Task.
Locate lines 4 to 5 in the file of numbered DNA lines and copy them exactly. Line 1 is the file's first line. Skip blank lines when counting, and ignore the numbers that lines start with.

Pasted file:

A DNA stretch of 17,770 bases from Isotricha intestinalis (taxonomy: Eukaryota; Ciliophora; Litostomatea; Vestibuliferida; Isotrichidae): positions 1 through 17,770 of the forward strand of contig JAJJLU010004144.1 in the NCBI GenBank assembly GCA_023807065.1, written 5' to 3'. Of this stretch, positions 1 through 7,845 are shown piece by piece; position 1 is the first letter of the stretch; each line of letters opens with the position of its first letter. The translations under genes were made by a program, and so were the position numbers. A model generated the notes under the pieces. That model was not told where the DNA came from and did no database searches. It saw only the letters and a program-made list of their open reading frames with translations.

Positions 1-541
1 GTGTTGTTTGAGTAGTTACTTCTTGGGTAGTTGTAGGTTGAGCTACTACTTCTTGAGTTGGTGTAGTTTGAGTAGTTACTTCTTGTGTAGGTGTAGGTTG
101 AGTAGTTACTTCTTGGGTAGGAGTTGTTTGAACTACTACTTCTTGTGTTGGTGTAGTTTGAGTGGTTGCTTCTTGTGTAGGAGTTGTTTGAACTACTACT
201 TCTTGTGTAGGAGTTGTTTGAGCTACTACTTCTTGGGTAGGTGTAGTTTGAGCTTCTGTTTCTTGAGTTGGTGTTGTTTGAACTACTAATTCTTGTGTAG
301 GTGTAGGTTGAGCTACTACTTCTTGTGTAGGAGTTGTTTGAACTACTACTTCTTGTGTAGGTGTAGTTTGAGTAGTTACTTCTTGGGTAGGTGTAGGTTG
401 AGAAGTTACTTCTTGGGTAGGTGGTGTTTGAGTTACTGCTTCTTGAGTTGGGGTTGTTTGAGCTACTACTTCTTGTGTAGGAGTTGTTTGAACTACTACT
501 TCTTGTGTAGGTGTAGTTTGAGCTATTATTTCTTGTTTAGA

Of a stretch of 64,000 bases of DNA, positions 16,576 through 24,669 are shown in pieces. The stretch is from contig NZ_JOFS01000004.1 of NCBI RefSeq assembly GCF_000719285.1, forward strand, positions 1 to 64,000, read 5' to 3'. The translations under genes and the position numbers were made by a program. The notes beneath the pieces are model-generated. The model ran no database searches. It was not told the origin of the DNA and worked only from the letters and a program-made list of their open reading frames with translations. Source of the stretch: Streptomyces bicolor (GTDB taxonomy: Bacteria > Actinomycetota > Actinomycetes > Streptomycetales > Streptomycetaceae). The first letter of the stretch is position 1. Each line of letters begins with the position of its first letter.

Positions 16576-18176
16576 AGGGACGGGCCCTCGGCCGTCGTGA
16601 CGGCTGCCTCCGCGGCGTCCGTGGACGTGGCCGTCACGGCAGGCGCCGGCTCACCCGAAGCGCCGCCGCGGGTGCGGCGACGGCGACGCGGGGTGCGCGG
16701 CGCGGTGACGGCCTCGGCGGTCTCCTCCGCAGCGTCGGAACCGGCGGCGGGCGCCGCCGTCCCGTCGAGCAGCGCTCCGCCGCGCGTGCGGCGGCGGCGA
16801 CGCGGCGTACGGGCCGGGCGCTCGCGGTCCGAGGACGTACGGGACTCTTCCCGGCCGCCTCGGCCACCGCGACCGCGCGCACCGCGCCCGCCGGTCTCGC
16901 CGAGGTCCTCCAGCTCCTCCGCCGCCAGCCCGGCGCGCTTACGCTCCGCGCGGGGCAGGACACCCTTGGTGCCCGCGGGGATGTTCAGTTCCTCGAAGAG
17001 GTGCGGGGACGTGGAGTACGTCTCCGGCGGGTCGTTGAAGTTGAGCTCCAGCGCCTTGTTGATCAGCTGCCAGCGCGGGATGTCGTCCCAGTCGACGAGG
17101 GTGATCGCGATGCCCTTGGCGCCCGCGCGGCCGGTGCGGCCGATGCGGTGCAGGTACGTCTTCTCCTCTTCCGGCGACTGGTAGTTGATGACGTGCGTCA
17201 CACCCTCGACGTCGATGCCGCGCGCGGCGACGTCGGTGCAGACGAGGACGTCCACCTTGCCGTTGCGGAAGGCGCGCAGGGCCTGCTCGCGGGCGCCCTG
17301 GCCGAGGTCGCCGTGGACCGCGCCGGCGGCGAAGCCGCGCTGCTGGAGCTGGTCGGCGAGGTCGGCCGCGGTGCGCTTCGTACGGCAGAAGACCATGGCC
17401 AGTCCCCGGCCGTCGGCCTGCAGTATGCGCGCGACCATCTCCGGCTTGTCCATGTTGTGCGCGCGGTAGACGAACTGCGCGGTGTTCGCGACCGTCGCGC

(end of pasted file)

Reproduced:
101 AGTAGTTACTTCTTGGGTAGGAGTTGTTTGAACTACTACTTCTTGTGTTGGTGTAGTTTGAGTGGTTGCTTCTTGTGTAGGAGTTGTTTGAACTACTACT
201 TCTTGTGTAGGAGTTGTTTGAGCTACTACTTCTTGGGTAGGTGTAGTTTGAGCTTCTGTTTCTTGAGTTGGTGTTGTTTGAACTACTAATTCTTGTGTAG